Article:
Remember when school board members in Giles County, Virginia were hearing proposals to include the Ten Commandments as part of a collection of “historical” documents — all in an effort to ram God into the public school district?
Well, the school board recently approved the idea 3-2, and the ACLU of Virginia along with the Freedom From Religion Foundation are getting ready to file a lawsuit.
On Tuesday, attorney Patrick Elliott of Freedom from Religion [Foundation], an atheist and agnostic group, said it’s “very likely” his organization and the ACLU will sue after they consult two families they represent in Giles County.
Normally, when you hear about cases like this, a Christian legal group offers to defend the other side for free. That’s certainly the case here:
Meanwhile, [school board chairman J.B.] Buckland said he and Superintendent Terry Arbogast had consulted attorneys at the Liberty Counsel. The conservative Christian legal group will represent the school board pro bono if the district faces a legal battle.
It’s because groups like Liberty Counsel say they’ll work pro bono that school districts decide to push ahead with their religious agenda. But that’s incredibly misleading. In fact, if the district loses the case, it has to foot the bill for all the expenses on the opponent’s side.
Take a look at what happened to a couple counties in Kentucky after they lost their fight to keep a Ten Commandments display up at the courthouse:
These costs can be considerable. In McCreary and Pulaski counties in Kentucky, someone got the bright idea to post the Commandments at the local courthouses back in 1999. The ACLU warned officials that they were going to get sued. County officials refused to listen (and all the voters said, “Amen!”). The ACLU sued, and the case went all the way to the Supreme Court, where the counties lost.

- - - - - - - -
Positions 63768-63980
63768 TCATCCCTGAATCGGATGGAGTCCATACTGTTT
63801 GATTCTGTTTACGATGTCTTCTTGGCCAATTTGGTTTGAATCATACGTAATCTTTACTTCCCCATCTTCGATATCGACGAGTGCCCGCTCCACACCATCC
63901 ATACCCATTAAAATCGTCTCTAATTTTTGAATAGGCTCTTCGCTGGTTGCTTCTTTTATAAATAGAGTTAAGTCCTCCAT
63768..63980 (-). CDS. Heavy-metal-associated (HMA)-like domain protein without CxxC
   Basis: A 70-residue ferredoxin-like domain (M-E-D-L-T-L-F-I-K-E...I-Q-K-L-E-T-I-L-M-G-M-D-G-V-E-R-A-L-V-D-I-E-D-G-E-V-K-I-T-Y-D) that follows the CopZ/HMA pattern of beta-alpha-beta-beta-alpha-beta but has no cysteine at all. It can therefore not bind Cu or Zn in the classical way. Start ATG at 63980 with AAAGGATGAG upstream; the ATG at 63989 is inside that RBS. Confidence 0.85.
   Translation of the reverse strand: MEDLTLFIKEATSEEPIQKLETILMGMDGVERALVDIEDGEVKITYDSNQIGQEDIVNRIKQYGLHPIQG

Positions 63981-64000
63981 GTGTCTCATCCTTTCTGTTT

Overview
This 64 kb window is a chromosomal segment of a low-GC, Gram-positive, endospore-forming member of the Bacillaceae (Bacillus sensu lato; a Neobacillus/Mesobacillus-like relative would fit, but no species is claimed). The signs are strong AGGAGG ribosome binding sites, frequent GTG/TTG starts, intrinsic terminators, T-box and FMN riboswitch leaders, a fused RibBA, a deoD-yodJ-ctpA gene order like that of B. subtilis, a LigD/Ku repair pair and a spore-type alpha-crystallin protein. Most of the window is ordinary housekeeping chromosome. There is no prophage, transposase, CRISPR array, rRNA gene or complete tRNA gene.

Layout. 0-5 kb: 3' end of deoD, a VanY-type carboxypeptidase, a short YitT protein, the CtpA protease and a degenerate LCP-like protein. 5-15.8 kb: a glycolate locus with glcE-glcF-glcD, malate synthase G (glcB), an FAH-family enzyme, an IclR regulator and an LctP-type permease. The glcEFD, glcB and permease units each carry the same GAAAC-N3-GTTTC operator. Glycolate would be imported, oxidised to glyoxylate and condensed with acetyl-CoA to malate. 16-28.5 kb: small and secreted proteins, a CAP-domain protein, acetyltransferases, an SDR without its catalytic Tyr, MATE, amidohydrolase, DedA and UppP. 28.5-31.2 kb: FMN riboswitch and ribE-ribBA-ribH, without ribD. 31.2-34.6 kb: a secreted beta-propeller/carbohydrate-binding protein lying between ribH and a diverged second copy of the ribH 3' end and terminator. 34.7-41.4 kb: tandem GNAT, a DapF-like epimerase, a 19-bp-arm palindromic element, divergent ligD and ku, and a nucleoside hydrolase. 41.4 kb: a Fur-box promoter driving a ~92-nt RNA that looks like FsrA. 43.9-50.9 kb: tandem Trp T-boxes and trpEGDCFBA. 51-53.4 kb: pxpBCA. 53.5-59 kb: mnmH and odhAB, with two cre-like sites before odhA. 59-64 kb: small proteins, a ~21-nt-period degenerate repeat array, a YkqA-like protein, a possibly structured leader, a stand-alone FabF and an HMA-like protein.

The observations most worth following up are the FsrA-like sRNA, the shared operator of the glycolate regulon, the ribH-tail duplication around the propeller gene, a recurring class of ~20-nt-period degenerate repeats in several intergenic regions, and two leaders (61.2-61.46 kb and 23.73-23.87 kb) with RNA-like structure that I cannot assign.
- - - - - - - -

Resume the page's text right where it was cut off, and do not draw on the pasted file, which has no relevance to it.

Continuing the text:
The case has dragged on, and now these counties have been handed a bill for $456,881 to pay the ACLU’s legal costs. The insurance provider doesn’t cover expenses like this, so what to do? Well, McCreary County — a poverty-stricken rural community of about 17,000 residents — has been reduced to begging.
All this, despite being represented by the “pro bono” Liberty Counsel. Do you think LC is going to chip in to cover the costs? Not a chance.
Since the county is already practically broke, it’s taking donations to cover the legal costs. And they’ve just had a major breakthrough:
Judge-Executive Doug Stephens reported that his office had received a $100 check from a Huntsville couple for the cause.
“We’re extremely grateful for this start,” Judge Stephens said. “We hope to appeal to the good people who had supported the effort to post the display.”
As Americans United’s Rob Boston writes, “Only $456,781 to go!”
Groups like Liberty Counsel love defending these kinds of cases, win or lose, because they get attention and donations from it. But after they lose, the parties they represent are screwed over and left to fend for themselves.
The Giles County schools are heading down the same path. If they lose, it’s the children who are going to suffer. If I were a parent in that district, I’d be pissed off that the board is more concerned about pushing god into the schools than anything educational.
As Boston writes, “the school board in Giles County is doing a great disservice to the community by possibly squandering tax funds like this. Those dollars belong in the classroom, not the courtroom.”
The school board members who voted in favor of this irresponsible idea ought to at least explain to community members where the money they owe the ACLU will come from when they lose. How much are each of them going to give…? If they won’t put their own money where their mouths are, why should the residents of the district?